WASHINGTON — A bill introduced by a bipartisan team of senators would leash in the U.S. Environmental Protection Agency from releasing confidential information about farm families.

“Working with Senator Grassley, we said, ‘You know, we’ve got to make sure that the private, personal information of our ag community stays exactly that — private and personal,’” said Sen. Joe Donnelly, D-Ind., as he announced S. 1343, the Farmer Identity Protection Act.

The bill’s co-sponsor is Sen. Charles Grassley, R-Iowa. It is in response to a massive release by the EPA in January.

The EPA released some 80,000 “entries,” each a separate farm location, that spanned the U.S. The information released went beyond the scope of what is allowable under the Freedom of Information Act.

The data was released to three activist groups, the Natural Resources Defense Council, the Pew Charitable Trusts and Earth Justice.

“What this bill would do is limit the EPA from disclosing information about farming operations only when all personally identifiable information is removed, to prevent the identification of farmers, ranchers, ag folk and their families and farm workers,” Donnelly said.

He said the bill, which was introduced as an amendment to the Senate farm bill, but failed to make it through that process, has bipartisan support, as well as support from a number of farm and agricultural organizations.

The second big piece of news that Donnelly announced was that Gina McCarthy, the newly-chosen EPA administrator, will visit Indiana farms before the end of 2013.

“The new EPA administrator, Gina McCarthy, has agreed to come out to Indiana and sit with our farm community throughout the state. It gives farmers a chance to sit down with her and not only talk about this issue, but about so many other issues where the EPA is interacting with our farms,” he said.

“I said to her, ‘If you’re going to be the EPA administrator, we need you to understand who we are. We have felt for a long time that there has been almost an adversarial relationship between our ag community and the EPA. You need to hear our voices and hear what we think.’”

Donnelly said right now there is no specific date for McCarthy’s visit to the state.

He avoided saying that the release of data was intentional, but he emphasized the need to make sure that the EPA, whether accidentally or on purpose, release no more personal information about U.S. farmers and their families.

“I would hope it is just an accident. I don’t know, but what I do know is we want to make sure it never happens again,” he said.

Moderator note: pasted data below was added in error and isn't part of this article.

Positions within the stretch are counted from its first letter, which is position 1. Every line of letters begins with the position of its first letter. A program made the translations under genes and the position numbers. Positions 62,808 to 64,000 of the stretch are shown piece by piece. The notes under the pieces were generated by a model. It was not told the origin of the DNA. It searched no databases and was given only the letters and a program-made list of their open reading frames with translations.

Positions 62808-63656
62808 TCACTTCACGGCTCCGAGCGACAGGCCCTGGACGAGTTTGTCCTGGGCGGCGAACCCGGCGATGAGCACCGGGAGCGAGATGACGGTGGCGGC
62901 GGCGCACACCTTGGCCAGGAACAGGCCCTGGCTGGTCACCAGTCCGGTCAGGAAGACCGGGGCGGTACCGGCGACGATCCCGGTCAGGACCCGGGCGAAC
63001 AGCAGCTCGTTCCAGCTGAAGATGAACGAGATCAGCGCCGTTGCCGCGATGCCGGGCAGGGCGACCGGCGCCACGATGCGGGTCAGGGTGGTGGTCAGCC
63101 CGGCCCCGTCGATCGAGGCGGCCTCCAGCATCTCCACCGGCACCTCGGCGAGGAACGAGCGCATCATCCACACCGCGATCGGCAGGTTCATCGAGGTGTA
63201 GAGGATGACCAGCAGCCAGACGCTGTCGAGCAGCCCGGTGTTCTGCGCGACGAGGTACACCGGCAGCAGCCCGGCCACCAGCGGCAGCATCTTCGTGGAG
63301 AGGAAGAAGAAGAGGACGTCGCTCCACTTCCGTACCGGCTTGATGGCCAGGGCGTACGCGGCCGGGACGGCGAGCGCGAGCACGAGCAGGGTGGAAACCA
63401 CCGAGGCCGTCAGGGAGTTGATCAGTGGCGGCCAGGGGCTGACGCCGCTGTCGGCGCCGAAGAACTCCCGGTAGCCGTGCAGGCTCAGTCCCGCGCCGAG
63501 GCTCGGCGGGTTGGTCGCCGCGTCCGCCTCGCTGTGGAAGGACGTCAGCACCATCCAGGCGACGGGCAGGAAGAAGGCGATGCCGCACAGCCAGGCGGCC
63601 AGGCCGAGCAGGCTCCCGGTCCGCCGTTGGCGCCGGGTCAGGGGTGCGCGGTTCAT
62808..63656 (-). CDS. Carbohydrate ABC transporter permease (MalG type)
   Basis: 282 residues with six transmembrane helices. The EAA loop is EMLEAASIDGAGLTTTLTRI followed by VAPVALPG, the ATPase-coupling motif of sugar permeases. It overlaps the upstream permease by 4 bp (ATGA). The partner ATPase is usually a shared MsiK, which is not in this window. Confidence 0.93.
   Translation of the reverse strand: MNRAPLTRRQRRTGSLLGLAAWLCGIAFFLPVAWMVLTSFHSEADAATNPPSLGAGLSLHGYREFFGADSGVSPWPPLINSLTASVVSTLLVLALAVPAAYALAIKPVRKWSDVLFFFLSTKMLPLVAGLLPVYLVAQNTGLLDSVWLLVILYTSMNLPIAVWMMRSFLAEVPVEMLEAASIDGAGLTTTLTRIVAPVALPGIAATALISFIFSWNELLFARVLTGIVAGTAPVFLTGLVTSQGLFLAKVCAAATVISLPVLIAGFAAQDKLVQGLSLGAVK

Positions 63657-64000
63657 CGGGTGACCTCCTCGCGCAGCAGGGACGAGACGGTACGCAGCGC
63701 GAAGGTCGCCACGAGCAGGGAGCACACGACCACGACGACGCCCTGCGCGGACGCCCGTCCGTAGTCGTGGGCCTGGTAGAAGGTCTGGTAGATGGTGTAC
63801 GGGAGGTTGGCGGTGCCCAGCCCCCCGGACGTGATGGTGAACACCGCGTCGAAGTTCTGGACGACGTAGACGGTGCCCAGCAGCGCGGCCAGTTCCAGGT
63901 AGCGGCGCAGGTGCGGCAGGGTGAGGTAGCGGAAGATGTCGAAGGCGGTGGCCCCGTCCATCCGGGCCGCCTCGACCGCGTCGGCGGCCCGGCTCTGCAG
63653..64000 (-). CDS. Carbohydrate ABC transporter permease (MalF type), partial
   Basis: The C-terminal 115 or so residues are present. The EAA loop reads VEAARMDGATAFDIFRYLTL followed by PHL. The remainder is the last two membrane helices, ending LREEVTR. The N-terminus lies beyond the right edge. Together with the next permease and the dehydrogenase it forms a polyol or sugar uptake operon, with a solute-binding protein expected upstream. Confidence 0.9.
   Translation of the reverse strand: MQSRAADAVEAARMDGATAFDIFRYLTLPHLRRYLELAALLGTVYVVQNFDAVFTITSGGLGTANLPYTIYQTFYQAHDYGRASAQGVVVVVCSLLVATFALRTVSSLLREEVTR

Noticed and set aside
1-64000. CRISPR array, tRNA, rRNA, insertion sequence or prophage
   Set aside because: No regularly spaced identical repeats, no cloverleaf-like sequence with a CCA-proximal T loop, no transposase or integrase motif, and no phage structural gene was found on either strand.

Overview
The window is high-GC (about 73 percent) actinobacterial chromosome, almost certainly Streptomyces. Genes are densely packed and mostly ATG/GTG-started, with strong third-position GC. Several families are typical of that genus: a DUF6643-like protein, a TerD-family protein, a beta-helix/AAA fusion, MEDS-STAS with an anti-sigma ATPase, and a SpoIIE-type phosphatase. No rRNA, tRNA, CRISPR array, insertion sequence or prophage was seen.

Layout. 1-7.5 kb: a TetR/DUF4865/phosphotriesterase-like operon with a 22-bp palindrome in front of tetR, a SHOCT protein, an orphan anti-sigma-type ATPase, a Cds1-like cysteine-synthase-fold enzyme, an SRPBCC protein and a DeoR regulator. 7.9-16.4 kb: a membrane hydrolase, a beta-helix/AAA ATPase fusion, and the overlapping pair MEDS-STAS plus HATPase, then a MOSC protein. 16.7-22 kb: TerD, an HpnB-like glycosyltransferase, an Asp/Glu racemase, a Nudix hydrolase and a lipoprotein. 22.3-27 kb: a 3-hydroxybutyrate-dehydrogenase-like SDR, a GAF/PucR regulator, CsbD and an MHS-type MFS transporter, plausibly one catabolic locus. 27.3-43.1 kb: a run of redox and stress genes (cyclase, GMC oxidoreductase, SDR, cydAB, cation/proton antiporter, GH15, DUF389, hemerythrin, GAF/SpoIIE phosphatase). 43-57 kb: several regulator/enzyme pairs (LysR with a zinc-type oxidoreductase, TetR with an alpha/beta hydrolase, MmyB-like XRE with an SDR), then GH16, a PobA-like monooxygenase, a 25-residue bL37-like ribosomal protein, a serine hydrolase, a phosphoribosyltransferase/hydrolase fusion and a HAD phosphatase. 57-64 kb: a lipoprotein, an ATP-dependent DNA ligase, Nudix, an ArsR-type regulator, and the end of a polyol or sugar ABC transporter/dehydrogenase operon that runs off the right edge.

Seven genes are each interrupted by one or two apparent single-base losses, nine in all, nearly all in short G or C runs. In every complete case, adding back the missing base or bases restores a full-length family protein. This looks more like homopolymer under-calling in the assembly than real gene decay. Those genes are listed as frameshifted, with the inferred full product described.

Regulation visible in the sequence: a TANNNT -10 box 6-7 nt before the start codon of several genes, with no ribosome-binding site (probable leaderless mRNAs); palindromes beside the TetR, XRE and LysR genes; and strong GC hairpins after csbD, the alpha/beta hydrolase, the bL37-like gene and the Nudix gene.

Donnelly, who praised the bipartisan efforts of Grassley with the bill, said he expects bipartisan support.

“I think it would be very hard to be against it. This is very simply common sense,” he said.

While the FOIA provides guidelines for all governmental agencies in regards to information that can and cannot be released to the public, Donnelly said S. 1343 specifically targets the EPA.

“This is a very clear piece of legislation that says to them directly, in a very targeted bill, ‘You cannot do that.’ I do know that the EPA will clearly be put on notice through legislation that this is strictly prohibited by federal law,” he said.

Both the National Cattlemen’s Beef Association and the National Pork Producers Council praised the effort.

“We are hopeful that with the confirmation of Ms. McCarthy, the EPA will be less of an obstacle to American agriculture and cattlemen and women nationwide. But with this legislation, EPA can no longer claim it does not have the power to protect producers’ personal information, because the legislation is unequivocal — EPA cannot release this information without consent,” said Ashley McDonald, deputy environmental counsel for NCBA.

“NPPC strongly supports the Grassley-Donnelley bill, which would ensure that personal information on America’s family farmers is not released to groups that oppose modern agriculture production. The legislation would reiterate that EPA has the power to withhold such confidential data unless farmers consent to release it,” said Dave Warner, spokesman for the NPPC.

“We hope that new EPA administrator McCarthy, who always has dealt fairly with animal agriculture, will be helpful in preventing any unauthorized releases of farmers’ information in the future.”